Originally posted: Fri, 17 Mar 2006 04:42:16
I read this book about two weeks ago, but everyone in my family has been sick, so I haven't gotten a chance to blog it until now.
Qualitative Data Analysis is a classic sourcebook on principled, rigorous analysis of qualitative data, and if someone ever accuses qualitative research of being entirely subjective or anecdotal, you should show this book to them. Miles and Huberman have correctly identified analysis as the Achilles' heel of much qualitative research and have set out to provide a variety of methods for analyzing it. "You know what you display," they say (sounding positively Latourean), so they also provide guidance on reducing data and displaying it (p.11).
I read this book in 2001, but had forgotten how comprehensive and how valuable it is. Even though the book primarily focuses on analysis, Miles and Huberman provide an overview of the entire process, from design to data collection to analysis and reporting. They discuss how to link qualitative and quantitative data in all phases. And they don't get mired in abstract theoretical discussions (as Creswell and others tend to do). In fact, much of the book consists of concrete, practical techniques such as systems to collect, store, and reconcile data. Think of it as GTD for research.
But where the book really shines is in its discussions of coding and displays. Miles and Huberman tend toward case studies and grounded theory because those two approaches are more apt to be systematic, and their coding discussion owes a lot to grounded theory's approach, which has been lucidly described in many places -- but never more so than here, where Miles and Huberman give plentiful examples from actual studies. Displays such as matrices and diagrams, similarly, are described in great detail and with enough examples that we can develop our own ideas based on them, and have confidence that we know what we are doing.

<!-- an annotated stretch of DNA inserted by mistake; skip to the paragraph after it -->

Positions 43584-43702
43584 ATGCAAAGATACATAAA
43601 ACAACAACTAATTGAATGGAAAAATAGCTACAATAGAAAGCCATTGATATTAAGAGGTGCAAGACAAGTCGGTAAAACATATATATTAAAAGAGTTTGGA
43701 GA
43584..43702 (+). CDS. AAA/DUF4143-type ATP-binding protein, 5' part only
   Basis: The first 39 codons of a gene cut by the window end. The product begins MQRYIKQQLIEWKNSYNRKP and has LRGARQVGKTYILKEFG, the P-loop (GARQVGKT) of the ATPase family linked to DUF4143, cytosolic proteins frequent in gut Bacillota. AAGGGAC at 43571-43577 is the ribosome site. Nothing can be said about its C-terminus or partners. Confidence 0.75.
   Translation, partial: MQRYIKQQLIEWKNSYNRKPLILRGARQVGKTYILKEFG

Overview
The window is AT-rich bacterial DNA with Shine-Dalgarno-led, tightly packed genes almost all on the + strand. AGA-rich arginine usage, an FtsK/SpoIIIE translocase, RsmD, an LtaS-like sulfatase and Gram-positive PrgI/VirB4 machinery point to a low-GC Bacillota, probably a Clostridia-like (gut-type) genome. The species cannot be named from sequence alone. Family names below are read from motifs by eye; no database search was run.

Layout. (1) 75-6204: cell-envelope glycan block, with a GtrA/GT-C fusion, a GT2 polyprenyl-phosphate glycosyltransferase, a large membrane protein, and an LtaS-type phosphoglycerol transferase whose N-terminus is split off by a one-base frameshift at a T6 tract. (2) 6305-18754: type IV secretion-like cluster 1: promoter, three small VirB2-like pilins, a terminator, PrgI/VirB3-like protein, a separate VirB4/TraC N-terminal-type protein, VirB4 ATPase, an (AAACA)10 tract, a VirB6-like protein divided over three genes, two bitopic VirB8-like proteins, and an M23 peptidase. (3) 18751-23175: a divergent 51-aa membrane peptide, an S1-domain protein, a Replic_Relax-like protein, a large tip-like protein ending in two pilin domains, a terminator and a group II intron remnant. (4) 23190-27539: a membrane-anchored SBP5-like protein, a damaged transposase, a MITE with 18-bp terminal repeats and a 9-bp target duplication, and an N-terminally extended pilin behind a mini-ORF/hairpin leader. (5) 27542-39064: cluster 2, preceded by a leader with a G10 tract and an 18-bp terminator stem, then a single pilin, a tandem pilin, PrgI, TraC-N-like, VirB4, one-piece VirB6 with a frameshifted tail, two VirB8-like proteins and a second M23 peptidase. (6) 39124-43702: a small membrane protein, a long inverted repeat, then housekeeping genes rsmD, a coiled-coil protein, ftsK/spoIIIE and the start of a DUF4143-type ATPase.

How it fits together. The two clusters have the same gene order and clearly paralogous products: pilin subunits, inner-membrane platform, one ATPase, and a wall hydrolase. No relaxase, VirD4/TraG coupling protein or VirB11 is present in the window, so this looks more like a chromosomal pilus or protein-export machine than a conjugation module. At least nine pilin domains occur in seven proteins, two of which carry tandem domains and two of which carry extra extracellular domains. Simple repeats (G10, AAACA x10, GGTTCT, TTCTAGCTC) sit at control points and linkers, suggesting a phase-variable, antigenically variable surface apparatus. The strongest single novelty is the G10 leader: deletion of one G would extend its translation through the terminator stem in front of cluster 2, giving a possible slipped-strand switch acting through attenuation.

Every thick book like this has to have common threads to keep it together. Miles and Huberman produce a number of studies that are used to illustrate concepts and techniques throughout the book. These provide coherence and allow us to see a range of different situations to which we can adapt.
The only drawback to the book is that it's copyright 1994, so its discussion of computer-aided qualitative data analysis, though impressively comprehensive, is twelve years out of date. Nevertheless, the principles and comparative points they provide are still very useful.
Research, as I tell my grad students, involves constructing a complex argument. And Miles and Huberman do a great job of showing you how to collect and evaluate evidence, compile it, use it to summarize reasons, and use those reasons to support a claim. If you do any sort of qualitative research at all, you need this book. I only wish I had read it in grad school!>
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